- Pipeline giant backs CEO Armstrong after failed tie-up
- Resigning board member says the company underperformed
Six of Williams Cos.’s 13 directors, including independent chairman Frank T. MacInnis, resigned after a failed attempt to remove Chief Executive Officer Alan Armstrong.
The board of the pipeline giant has “thoroughly evaluated” its leadership structure and determined that Armstrong is the right chief executive officer, according to a statement on Friday. The shakeup comes after a proposed $33 billion takeover by Energy Transfer Equity LP collapsed this week. Activist investors Keith Meister and Eric Mandelblatt, and Ralph Izzo, chief executive officer of New Jersey’s Public Service Enterprise Group Inc., were among board members who resigned.
Meister, who manages the hedge fund Corvex Management LP, and Mandelblatt, a managing partner at Soroban Capital Partners, were instrumental in building support for the takeover, putting them at odds with Armstrong, who had rebuffed the would-be buyer’s advances. Their resignations may build confidence in the company’s leadership as it works to emerge from a failed fight to salvage the merger that dragged on for months.
"People disagreed with whether the track record being demonstrated warranted the opportunity for Alan to lead the company going forward,” Izzo said in a phone interview Friday. “I and others felt that was not in the shareholders’ interests. We had underperformed and we needed a change in leadership."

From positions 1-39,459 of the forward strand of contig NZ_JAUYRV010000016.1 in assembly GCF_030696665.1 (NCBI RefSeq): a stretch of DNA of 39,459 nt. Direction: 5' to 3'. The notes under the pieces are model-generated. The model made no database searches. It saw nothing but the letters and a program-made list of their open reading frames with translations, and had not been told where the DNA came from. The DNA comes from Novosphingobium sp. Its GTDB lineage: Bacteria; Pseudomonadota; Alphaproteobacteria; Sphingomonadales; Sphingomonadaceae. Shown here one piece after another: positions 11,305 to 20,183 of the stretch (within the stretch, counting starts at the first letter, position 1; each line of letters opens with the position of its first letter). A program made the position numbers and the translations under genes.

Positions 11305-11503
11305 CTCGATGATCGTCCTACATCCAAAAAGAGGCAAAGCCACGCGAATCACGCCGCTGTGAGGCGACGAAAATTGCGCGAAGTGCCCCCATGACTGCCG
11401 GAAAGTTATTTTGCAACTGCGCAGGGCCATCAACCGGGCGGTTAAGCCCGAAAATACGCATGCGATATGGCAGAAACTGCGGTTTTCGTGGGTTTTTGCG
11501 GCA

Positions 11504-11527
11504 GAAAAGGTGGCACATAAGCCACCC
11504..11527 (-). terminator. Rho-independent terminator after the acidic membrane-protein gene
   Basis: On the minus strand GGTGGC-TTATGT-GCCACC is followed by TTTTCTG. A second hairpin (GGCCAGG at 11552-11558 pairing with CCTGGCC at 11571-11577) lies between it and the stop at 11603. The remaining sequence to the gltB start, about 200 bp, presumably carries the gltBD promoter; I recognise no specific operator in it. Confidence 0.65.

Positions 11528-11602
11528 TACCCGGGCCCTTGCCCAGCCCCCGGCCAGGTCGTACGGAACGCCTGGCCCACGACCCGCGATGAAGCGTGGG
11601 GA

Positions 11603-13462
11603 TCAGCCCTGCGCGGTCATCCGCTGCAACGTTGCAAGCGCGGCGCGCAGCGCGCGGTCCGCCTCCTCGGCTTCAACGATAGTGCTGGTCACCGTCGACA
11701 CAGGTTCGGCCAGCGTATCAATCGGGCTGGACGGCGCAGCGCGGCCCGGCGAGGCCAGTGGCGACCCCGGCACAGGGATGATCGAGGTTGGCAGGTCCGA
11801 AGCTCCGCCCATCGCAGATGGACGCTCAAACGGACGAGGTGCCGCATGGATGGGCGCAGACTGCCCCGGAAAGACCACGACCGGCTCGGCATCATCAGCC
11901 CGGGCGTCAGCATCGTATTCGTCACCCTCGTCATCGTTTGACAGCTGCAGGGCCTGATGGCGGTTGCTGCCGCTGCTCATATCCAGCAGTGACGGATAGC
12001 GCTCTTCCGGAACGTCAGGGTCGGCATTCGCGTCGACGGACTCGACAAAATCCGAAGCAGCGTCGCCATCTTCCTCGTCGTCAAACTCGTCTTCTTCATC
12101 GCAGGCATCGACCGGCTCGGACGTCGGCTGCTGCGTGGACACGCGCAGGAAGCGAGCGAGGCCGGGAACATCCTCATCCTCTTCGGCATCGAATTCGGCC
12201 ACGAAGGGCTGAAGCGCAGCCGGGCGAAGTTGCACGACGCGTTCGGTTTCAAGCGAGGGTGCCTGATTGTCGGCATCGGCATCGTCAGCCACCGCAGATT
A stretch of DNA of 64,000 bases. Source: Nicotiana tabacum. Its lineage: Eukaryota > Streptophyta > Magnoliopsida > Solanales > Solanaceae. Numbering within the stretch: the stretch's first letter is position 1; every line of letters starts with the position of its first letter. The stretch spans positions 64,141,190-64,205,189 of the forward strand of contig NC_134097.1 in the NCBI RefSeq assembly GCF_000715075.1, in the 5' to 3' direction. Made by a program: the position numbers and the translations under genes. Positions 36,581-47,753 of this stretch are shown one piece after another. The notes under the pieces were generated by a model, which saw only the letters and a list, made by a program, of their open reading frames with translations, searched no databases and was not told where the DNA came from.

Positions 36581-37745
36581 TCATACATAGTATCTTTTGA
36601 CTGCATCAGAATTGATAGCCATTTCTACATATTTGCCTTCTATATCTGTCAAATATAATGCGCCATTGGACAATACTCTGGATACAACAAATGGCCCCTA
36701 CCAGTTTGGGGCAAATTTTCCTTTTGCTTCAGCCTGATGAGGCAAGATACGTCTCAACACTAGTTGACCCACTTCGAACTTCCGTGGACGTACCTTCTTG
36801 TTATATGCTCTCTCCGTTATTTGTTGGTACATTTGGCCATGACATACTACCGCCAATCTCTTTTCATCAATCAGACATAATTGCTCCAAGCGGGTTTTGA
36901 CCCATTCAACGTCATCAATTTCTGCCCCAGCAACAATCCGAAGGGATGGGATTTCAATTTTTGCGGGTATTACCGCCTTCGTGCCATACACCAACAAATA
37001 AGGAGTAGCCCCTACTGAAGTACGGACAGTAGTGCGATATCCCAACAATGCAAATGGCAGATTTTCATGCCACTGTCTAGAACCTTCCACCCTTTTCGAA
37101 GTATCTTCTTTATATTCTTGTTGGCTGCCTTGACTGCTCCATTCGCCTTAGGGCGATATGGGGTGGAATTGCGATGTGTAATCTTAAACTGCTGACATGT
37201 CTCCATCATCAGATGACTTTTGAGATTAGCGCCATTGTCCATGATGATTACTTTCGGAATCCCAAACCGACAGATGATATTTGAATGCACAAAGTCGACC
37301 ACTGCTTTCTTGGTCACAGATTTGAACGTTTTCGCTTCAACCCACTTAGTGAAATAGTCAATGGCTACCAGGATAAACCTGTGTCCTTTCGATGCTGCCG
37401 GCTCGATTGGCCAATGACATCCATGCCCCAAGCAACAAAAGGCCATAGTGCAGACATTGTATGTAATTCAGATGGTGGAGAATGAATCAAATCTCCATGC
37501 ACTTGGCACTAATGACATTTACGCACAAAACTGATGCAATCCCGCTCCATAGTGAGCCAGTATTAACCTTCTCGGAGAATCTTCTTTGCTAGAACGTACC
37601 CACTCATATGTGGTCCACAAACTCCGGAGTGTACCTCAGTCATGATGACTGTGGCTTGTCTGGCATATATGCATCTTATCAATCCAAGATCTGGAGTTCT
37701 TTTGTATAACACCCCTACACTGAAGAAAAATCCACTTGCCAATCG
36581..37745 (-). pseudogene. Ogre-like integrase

The announcement comes a week after a court ruled Energy Transfer may terminate its deal to buy the pipeline company. Williams has said in statements that it’ll appeal. The resignations are effective immediately.
“It’s a victory for shareholders,” said Skip Aylesworth, who manages $1.5 billion in holdings at Hennessy Funds from Boston. “The people running Williams now are focused on running a pipeline company and not on trying to make a quick profit in an M&A deal.”
Meister and Mandelblatt got their board seats under a February 2014 agreement that called on Williams to consider “strategic combinations” Their resignations terminate that agreement, which included a pledge that they would support all the company’s board nominees, according to a filing Friday.
“I have resigned because I can no longer in good conscience serve on a Board where a majority of that Board was unwilling to make a change that I felt was critical to the future direction of the Company -- replacing Alan Armstrong as CEO,” Meister wrote in a letter to Williams Friday.
In his resignation letter, Mandleblatt described Armstrong as having an “abysmal operational and financial track record.”
The other directors who resigned were Steven Nance and Laura Sugg.
Williams slid 4.8 percent to $20.60 in New York. The shares are down 20 percent this year.
The division among directors stands in stark contrast to a January statement from Williams in which the company said its board was “unanimously committed” to closing on the Energy Transfer merger.
“One of the questions I and other shareholders have, and the employee bases have, is: Who is leading the company?” Rob Thummel, a managing director at Tortoise Capital Advisors LLC, said Thursday. “It appears to me that they’ve answered that question. Alan is going to lead the company. He’s our CEO moving forward.”